Early voting to open for Voice to Parliament referendum

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Australians will begin casting their ballots on the proposed Indigenous voice, as early voting in the referendum gets under way.

Early voting will open on Monday in four jurisdictions ahead of the October 14 referendum, which will determine whether an Indigenous voice, which would advise parliament and executive government, will be enshrined in the constitution.

Voters in the Northern Territory, Tasmania, Victoria and Western Australia will be eligible to vote on Monday, the first day of early voting.

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Early voting will open up to NSW, the ACT, Queensland and South Australia from Tuesday, due to Monday being a public holiday in those states and territories.

Australian electoral commissioner Tom Rogers said voters should plan ahead for where they are going to cast their vote.

Early voting is beginning in four jurisdictions ahead of the October 14 voice referendum. (Lukas Coch/AAP PHOTOS) Credit: AAP

Early voting was available for those unable to cast a ballot on October 14.

“Federal referendums are in-person events just like elections. This is the first time the country is coming together in nearly a quarter of a century to have their say on potential constitutional change,” he said.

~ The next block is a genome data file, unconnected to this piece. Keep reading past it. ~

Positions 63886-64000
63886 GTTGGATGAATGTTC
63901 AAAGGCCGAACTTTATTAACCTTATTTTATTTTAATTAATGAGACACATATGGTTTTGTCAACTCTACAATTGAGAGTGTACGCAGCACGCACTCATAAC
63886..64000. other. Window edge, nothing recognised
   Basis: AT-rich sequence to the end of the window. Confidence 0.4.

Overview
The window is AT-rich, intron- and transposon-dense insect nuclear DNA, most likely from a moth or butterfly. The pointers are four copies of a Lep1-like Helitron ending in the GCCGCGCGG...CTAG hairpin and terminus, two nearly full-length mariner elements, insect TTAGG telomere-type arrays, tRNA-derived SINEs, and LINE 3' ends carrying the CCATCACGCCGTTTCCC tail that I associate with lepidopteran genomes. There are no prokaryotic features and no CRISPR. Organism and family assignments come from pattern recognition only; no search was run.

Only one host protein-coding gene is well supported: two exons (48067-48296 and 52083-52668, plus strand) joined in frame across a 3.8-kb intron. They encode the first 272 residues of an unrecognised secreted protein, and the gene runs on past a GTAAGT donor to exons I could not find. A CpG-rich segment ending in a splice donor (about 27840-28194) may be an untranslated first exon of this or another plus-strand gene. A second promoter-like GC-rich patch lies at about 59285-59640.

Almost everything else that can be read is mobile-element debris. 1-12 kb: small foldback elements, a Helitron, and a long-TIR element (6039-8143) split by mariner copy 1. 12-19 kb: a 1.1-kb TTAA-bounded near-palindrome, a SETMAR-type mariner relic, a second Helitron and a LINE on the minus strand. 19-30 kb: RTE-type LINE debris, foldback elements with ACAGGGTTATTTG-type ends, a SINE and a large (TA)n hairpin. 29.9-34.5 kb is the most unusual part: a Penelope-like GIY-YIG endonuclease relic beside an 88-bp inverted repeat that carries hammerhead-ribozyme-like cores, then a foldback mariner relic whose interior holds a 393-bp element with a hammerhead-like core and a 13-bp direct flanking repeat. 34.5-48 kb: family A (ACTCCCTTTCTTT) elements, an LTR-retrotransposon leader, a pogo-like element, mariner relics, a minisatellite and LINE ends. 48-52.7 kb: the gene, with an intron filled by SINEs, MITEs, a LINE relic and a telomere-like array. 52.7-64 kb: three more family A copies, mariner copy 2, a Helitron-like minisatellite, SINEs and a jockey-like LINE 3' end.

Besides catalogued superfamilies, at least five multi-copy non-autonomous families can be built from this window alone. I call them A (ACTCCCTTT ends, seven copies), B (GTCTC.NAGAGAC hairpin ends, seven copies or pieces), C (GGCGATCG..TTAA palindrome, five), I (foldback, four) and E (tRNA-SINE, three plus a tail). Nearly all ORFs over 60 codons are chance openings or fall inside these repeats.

“If you can vote on October 14, then that’s what you should do.

“However, if your circumstances might prevent you from doing that, then you need to think about the early voting options available and vote according to your circumstances.”

The electoral commission has already started carrying out voting in remote polling locations across the country in preparation for the referendum.

The Indigenous voice referendum will have the largest number of eligible Australians on the electoral roll.

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The electoral commission said 97.7 per cent of eligible Australians are enrolled to vote, an increase of more than 447,000 people from last year’s federal election.

Indigenous enrolment is also at a record high of 94.1 per cent, while 91.4 per cent of Australians aged 18 to 24 are also enrolled.

With less than two weeks before the referendum, the ‘yes’ campaign is behind in the polls.

However, Education Minister Jason Clare said he was still confident of the constitutional change getting over the line.

“This is not a Labor idea, this is not a Liberal idea. This is the idea of Indigenous Australians asking us to work with them, asking us to listen, holding out their hand,” he told Sky News on Sunday.

“Australians have got a choice in the few weeks: to shake that hand or slap it away.”

Nationals senator Bridget McKenzie said it would be “unprecedented” for the voice to succeed at the poll, due to the lack of bipartisanship on the issue.

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